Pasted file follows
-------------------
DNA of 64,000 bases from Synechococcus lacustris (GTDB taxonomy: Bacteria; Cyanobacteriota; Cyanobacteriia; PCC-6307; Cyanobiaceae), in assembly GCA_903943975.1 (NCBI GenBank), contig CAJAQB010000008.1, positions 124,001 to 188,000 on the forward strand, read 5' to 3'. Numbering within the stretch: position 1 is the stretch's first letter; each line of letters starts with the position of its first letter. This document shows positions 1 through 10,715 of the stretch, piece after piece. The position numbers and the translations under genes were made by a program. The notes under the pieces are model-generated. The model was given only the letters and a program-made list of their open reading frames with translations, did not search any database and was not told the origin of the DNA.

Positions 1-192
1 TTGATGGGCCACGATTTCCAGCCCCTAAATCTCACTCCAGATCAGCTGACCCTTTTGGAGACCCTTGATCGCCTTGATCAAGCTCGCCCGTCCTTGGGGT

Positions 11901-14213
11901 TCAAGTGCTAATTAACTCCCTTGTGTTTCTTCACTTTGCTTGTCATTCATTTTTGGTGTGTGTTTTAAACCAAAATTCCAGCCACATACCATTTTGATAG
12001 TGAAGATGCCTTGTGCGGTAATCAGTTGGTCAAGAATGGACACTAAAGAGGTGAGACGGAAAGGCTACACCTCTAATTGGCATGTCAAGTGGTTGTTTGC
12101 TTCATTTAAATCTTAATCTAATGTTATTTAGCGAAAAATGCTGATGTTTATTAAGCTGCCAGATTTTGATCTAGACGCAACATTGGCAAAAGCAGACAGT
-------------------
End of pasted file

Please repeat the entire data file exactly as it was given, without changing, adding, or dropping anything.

DNA of 64,000 bases from Synechococcus lacustris (GTDB taxonomy: Bacteria; Cyanobacteriota; Cyanobacteriia; PCC-6307; Cyanobiaceae), in assembly GCA_903943975.1 (NCBI GenBank), contig CAJAQB010000008.1, positions 124,001 to 188,000 on the forward strand, read 5' to 3'. Numbering within the stretch: position 1 is the stretch's first letter; each line of letters starts with the position of its first letter. This document shows positions 1 through 10,715 of the stretch, piece after piece. The position numbers and the translations under genes were made by a program. The notes under the pieces are model-generated. The model was given only the letters and a program-made list of their open reading frames with translations, did not search any database and was not told the origin of the DNA.

Positions 1-192
1 TTGATGGGCCACGATTTCCAGCCCCTAAATCTCACTCCAGATCAGCTGACCCTTTTGGAGACCCTTGATCGCCTTGATCAAGCTCGCCCGTCCTTGGGGT

Positions 11901-14213
11901 TCAAGTGCTAATTAACTCCCTTGTGTTTCTTCACTTTGCTTGTCATTCATTTTTGGTGTGTGTTTTAAACCAAAATTCCAGCCACATACCATTTTGATAG
12001 TGAAGATGCCTTGTGCGGTAATCAGTTGGTCAAGAATGGACACTAAAGAGGTGAGACGGAAAGGCTACACCTCTAATTGGCATGTCAAGTGGTTGTTTGC
12101 TTCATTTAAATCTTAATCTAATGTTATTTAGCGAAAAATGCTGATGTTTATTAAGCTGCCAGATTTTGATCTAGACGCAACATTGGCAAAAGCAGACAGT